Valencia is the capital of the autonomous community of Valencia and the third largest city in Spain after Madrid and Barcelona, with around 809,000 inhabitants in the administrative centre. Valencia is also Spain's third largest metropolitan area, with a population ranging from 1.7 to 2.3 million. The Port of Valencia is the 5th busiest container port in Europe and the largest on the Mediterranean Sea. Valencia was founded as a Roman colony in 138 BC. The city is situated on the banks of the Turia, on the east coast of the Iberian Peninsula, fronting the Gulf of Valencia on the Mediterranean Sea. Its historic centre is one of the largest in Spain, with approximately 169 acres; this heritage of ancient monuments, views and cultural attractions makes Valencia one of the country's most popular tourist destinations. Major monuments include Valencia Cathedral, the Torres de Serranos, the Torres de Quart, the Llotja de la Seda and the Ciudad de las Artes y las Ciencias, an entertainment-based cultural and architectural complex designed by Santiago Calatrava and Félix Candela. The Museu de Belles Arts de València houses a large collection of paintings from the 14th to the 18th centuries, including works by Velázquez, El Greco, and Goya, as well as an important series of engravings by Piranesi. The Institut Valencià d'Art Modern houses both permanent collections and temporary exhibitions of contemporary art and photography. Valencia is integrated into an industrial area on the Costa del Azahar. Valencia's main festival is the Falles. The traditional Spanish dish, paella, originated in Valencia.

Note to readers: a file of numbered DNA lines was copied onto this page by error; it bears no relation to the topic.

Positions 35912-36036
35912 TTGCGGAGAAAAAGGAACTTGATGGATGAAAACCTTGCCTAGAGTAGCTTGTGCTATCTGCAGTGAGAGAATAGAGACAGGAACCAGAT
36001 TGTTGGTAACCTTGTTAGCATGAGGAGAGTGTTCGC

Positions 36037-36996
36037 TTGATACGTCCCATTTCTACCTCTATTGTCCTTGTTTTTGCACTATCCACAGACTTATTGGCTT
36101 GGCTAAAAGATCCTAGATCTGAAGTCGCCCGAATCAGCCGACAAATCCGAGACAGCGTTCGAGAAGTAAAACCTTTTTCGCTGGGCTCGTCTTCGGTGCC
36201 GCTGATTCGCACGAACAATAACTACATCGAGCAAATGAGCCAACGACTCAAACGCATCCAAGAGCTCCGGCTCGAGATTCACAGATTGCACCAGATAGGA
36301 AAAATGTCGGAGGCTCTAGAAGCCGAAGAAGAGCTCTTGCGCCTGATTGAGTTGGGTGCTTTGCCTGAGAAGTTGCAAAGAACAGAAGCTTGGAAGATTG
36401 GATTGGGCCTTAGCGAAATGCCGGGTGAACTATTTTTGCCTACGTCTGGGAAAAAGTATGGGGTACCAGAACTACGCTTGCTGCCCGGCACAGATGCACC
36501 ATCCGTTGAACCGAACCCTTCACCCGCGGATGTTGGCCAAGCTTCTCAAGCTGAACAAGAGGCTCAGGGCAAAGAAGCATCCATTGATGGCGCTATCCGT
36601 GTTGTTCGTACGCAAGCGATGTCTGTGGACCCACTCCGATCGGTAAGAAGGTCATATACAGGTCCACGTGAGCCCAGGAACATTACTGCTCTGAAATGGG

The Falles is a traditional celebration held in commemoration of Saint Joseph in Valencia, Spain. The term Falles refers to both the celebration and the monuments created during the celebration. A number of towns in the Valencian Community have similar celebrations inspired by the original in Valencia. Each neighbourhood of the city has an organized group of people, the Casal faller, that works all year long holding fundraising parties and dinners, usually featuring the famous specialty paella. Each casal faller produces a construction known as a falla which is eventually burnt. A casal faller is also known as a comissió fallera. The name of the festival is thus the plural of the Valencian word falla. The five days and nights of Falles are a continuous party. There are a multitude of processions: historical processions, religious processions, and comedic processions. Crowds in the restaurants spill out into the streets. Explosions can be heard all day long and sporadically through the night. Foreigners may be surprised to see everyone from small children to elderly gentlemen throwing fireworks and noisemakers in the streets, which are littered with pyrotechnical debris. The timing of the events is fixed and they fall on the same date every year, though there has been discussion about holding some events on the weekend preceding the Fallas, in order to take greater advantage of the tourist potential of the festival or changing the end date of the festival in years where it is due to occur in midweek.
photo by lucky
edited by mobydick74
Added by Lucky